ReactorWeekend

Required Reading

by Hrag Vartanian on February 3, 2013

The World's First Computer Art Is an Image of a Sexy Woman, "During a time when computing power was so scarce that it required a government-defense budget to finance it, a young man used a $238 million military computer, the largest such machine ever built, to render an image of a curvy woman on a glowing cathode ray tube screen. The year was 1956, and the creation was a landmark moment in computer graphics and cultural history that has gone unnoticed until now." (via The Atlantic)

The World’s First Computer Art Is an Image of a Sexy Woman, “During a time when computing power was so scarce that it required a government-defense budget to finance it, a young man used a $238 million military computer, the largest such machine ever built, to render an image of a curvy woman on a glowing cathode ray tube screen. The year was 1956, and the creation was a landmark moment in computer graphics and cultural history that has gone unnoticed until now.” (via The Atlantic)

This week, the world’s first computer art, new rules for museums and Ancient art, photojournalism’s boundaries, criticism of Foster’s new New York Public Library plan, the artist of the highly criticized royal portrait speaks up, the meaning of “outsider” art, and more.

  The rules for museums acquiring Ancient art have just become a whole lot stricter:

Going forward, museums that acquire ancient art despite a less-than-ironclad ownership record since 1970 will be required to explain the specific grounds for their decision, posting the details on the Object Registry.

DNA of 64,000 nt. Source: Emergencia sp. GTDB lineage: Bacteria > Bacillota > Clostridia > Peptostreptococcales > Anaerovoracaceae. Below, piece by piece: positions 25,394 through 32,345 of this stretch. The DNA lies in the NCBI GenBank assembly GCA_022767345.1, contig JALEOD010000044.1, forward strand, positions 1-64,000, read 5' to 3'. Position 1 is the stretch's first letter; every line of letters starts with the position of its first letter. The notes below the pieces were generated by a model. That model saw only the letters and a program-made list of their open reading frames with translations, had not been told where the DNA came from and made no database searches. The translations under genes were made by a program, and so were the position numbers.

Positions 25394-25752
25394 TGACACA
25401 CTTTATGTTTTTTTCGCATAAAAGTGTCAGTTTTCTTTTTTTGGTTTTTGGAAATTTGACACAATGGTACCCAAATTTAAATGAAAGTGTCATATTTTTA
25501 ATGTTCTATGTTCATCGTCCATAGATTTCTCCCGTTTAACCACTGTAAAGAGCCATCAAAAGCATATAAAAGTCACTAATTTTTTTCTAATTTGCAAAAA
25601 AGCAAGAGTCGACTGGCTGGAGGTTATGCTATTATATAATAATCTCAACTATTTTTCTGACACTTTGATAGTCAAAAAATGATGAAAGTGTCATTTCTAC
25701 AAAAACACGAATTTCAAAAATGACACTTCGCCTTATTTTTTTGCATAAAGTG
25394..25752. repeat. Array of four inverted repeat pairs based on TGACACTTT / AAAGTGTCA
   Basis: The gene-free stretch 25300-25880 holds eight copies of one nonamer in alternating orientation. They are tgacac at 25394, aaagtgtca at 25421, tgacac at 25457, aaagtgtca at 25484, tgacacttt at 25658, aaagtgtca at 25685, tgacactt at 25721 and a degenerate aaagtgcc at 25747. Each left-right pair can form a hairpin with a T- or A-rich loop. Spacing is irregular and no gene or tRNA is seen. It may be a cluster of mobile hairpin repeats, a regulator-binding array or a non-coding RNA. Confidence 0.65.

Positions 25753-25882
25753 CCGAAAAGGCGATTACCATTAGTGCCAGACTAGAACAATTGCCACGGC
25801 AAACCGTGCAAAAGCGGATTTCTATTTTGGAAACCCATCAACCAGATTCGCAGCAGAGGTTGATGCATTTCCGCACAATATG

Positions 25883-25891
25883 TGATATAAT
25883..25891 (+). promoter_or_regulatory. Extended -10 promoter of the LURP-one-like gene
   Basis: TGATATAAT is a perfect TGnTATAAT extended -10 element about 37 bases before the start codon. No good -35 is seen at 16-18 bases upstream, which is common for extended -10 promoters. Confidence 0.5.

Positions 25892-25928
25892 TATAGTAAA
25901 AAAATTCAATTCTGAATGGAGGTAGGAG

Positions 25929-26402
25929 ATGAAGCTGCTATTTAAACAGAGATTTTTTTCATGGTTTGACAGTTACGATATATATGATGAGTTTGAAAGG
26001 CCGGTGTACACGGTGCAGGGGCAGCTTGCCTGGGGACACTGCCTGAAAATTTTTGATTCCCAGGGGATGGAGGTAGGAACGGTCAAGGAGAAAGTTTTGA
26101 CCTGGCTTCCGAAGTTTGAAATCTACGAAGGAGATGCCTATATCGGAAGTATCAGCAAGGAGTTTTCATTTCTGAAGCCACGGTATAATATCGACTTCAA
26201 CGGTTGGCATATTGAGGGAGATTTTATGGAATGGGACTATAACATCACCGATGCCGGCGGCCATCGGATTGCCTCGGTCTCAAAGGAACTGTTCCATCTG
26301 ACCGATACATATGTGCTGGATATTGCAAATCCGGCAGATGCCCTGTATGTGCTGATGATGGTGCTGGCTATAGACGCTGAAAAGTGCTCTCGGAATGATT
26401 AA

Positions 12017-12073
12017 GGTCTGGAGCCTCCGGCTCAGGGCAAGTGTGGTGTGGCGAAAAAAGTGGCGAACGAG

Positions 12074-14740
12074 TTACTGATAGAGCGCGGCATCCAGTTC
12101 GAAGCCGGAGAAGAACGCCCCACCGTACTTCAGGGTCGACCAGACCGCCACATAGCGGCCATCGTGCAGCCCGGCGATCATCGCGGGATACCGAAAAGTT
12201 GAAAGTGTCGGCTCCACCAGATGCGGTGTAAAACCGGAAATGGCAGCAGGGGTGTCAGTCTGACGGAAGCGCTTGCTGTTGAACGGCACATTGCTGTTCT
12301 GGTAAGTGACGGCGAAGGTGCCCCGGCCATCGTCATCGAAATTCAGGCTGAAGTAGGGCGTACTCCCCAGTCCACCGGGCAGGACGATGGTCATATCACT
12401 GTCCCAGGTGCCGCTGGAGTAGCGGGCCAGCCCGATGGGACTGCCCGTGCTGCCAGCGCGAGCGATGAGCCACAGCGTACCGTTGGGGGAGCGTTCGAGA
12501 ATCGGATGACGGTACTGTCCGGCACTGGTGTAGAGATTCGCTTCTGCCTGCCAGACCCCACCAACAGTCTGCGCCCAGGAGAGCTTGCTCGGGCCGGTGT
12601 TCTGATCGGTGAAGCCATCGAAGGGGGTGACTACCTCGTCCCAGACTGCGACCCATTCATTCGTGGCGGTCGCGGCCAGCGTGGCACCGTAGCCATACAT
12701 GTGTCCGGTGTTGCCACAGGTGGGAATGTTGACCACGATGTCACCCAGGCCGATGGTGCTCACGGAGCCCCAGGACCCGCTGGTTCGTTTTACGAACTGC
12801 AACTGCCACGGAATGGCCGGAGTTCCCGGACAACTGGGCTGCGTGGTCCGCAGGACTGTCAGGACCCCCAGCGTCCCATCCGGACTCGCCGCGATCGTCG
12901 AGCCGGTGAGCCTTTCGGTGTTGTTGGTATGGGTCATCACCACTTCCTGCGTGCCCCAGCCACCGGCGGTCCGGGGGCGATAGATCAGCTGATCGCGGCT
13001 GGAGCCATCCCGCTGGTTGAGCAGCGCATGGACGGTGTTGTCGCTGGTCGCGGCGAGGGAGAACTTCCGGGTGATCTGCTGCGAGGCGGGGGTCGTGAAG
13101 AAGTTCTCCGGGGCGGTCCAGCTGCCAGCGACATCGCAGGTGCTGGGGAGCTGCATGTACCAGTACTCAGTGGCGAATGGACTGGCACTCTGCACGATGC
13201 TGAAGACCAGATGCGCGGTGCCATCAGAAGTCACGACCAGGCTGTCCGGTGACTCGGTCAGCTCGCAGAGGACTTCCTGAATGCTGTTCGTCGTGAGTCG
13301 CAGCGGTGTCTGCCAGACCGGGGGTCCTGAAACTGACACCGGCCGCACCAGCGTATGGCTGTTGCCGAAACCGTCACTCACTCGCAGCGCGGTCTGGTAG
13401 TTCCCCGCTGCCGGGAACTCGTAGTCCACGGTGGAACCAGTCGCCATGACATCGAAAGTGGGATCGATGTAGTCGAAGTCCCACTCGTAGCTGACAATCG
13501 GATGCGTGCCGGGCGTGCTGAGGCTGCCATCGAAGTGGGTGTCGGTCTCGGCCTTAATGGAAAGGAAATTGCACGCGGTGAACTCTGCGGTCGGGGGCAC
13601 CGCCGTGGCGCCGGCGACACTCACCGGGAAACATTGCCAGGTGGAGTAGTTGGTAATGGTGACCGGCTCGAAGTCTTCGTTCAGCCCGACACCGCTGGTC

A fascinating article about what it feels like to be photographed by a photojournalist while you’re in the middle of a moment of grief. The woman was photographed mourning the people who died during the Newtown massacre:

“I sat there in a moment of devastation with my hands in prayer pose asking for peace and healing in the hearts of men,” she recalls. “I was having such a strong moment and my heart was open, and I started to cry.”

Her mood changed abruptly, she says, when “all of a sudden I hear ‘clickclickclickclickclick’ all over the place. And there are people in the bushes, all around me, and they are photographing me, and now I’m pissed. I felt like a zoo animal.”

What particularly troubles her, she says, is “no one came up to me and said ‘Hi, I’m from this paper and I took your photograph.’ No one introduced themselves. I felt violated. And yes, it was a lovely photograph, but there is a sense of privacy in a moment like that, and they didn’t ask.”

  Michael Kimmelman hates Foster + Partners designs for the new New York Public Library flagship on Fifth Avenue. Writing in the New York Times, here are two choice quotes:

“To me, what results is an awkward, cramped, banal pastiche of tiers facing claustrophobia-inducing windows, built around a space-wasting atrium with a curved staircase more suited to a Las Vegas hotel.”

“The designs have all the elegance and distinction of a suburban mall. I was reminded that Mr. Foster is also responsible for the canopied enclosure of the inner court at the British Museum, a pompous waste of public space that inserts a shopping gallery into the heart of a sublime cultural institution.”

  Remember Paul Elmsley, the artist who has been taking a critical lashing over his royal portrait of Kate Middleton, the Duchess of Cambridge? Well, Elmsley has spoken out in defense of his painting: